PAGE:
San Diego’s Acadia Awaits Parkinson’s Trial Results (and a Chance to Prove Naysayers Wrong)

5/19/09

One thing is clear to Uli Hacksell, chief executive of San Diego’s Acadia Pharmaceuticals (NASDAQ: ACAD): the market just doesn’t understand his company.

Just a couple of weeks ago, the life sciences startup got a strong vote of confidence from Canada’s Biovail, which paid $30 million upfront as part of a deal to develop a promising drug now in clinical tests for psychosis related to Parkinson’s disease. The announcement boosted the price of Acadia’s stock, which closed yesterday at $1.69 a share on below-average volume.

Still, many investors remain skeptical. Wall Street has assigned Acadia a market value of about $65 million, just a tad north of its total cash on hand. To the market, Acadia’s development program has little worth. “We don’t think this is logical,” Hacksell told me in a recent telephone interview. “Acadia, in fact, has some great assets.”

How great? The answer is a little more than four months away. That’s when the company expects to see the results of a late-stage trial for pimavanserin, Acadia’s drug candidate for Parkinson’s disease-related psychosis.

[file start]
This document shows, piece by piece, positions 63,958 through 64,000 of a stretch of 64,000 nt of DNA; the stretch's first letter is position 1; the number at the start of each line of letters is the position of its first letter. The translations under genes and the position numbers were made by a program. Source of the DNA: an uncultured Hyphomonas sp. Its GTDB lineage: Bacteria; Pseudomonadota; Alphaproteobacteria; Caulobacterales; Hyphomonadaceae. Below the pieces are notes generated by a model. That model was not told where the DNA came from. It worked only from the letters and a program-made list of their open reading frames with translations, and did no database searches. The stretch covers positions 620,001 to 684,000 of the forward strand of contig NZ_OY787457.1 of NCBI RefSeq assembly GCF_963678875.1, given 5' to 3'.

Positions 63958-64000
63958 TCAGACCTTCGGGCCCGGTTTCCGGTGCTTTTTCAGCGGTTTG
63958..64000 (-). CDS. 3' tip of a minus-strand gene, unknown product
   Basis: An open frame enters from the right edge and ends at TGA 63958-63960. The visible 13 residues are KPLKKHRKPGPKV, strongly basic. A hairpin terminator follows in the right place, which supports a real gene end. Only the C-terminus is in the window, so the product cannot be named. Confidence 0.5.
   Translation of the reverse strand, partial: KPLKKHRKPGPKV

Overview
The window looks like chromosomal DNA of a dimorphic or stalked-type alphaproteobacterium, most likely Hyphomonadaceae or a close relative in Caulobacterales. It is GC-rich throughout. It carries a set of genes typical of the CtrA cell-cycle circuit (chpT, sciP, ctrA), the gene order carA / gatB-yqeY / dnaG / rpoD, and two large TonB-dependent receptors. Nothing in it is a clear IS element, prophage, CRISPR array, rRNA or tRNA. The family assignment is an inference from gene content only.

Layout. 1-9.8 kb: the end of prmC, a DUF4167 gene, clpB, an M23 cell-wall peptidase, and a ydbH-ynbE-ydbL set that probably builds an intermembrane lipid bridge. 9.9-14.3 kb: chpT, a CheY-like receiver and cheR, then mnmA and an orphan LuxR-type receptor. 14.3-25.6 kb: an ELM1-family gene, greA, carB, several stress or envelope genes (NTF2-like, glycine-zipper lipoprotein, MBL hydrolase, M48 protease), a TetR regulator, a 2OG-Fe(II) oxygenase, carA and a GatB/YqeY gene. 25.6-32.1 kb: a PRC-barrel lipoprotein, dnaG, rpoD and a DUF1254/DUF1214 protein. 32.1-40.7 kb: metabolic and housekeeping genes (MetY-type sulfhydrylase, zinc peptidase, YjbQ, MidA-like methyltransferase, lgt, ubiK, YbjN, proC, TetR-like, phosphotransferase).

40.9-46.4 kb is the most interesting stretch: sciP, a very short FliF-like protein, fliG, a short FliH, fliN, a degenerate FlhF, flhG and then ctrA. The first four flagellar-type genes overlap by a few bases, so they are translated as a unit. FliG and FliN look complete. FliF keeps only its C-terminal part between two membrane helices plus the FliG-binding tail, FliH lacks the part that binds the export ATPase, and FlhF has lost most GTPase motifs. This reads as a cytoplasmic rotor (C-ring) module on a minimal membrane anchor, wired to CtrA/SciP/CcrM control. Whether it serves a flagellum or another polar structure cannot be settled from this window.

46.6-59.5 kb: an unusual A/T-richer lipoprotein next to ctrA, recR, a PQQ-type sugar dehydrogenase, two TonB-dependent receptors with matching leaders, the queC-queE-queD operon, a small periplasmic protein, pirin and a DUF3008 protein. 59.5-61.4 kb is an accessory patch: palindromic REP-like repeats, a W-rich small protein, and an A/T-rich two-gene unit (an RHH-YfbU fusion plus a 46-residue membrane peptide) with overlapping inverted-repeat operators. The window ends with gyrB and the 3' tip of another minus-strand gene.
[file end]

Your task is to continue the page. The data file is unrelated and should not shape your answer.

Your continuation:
There are no approved drugs for the treatment of psychosis in Parkinson’s disease patients and the market is potentially large. An estimated 1.5 million Americans have Parkinson’s disease, and as many as 40 percent of them experience hallucinations or delusions, although the severity varies.

The international trial of 298 patients, which compares the effects of pimavanserin to a placebo, is one of two late-stage trials needed for FDA approval. Hacksell expects the second human test to be completed in the third quarter of 2010. If successful, FDA approval could come in 2011.

Acadia has big plans for pimavanserin. It also is preparing to test the drug as a treatment for psychotic symptoms in Alzheimer’s disease patients – a second substantial disease market. About 4.5 million Americans have Alzheimer’s, and Acadia estimates 25 to 40 percent of them have psychotic symptoms and could benefit from the drug. This, too, is a wide-open opportunity. No medications have been approved to treat Alzheimer’s-related psychosis. Although many patients receive antipsychotic drugs, a 2006 federal study found the medications were risky to … Next Page »

Denise Gellene is a former Los Angeles Times science writer and regular contributor to Xconomy. You can reach her at dgellene@xconomy.com Follow @

Single Page Currently on Page: 1 2

By posting a comment, you agree to our terms and conditions.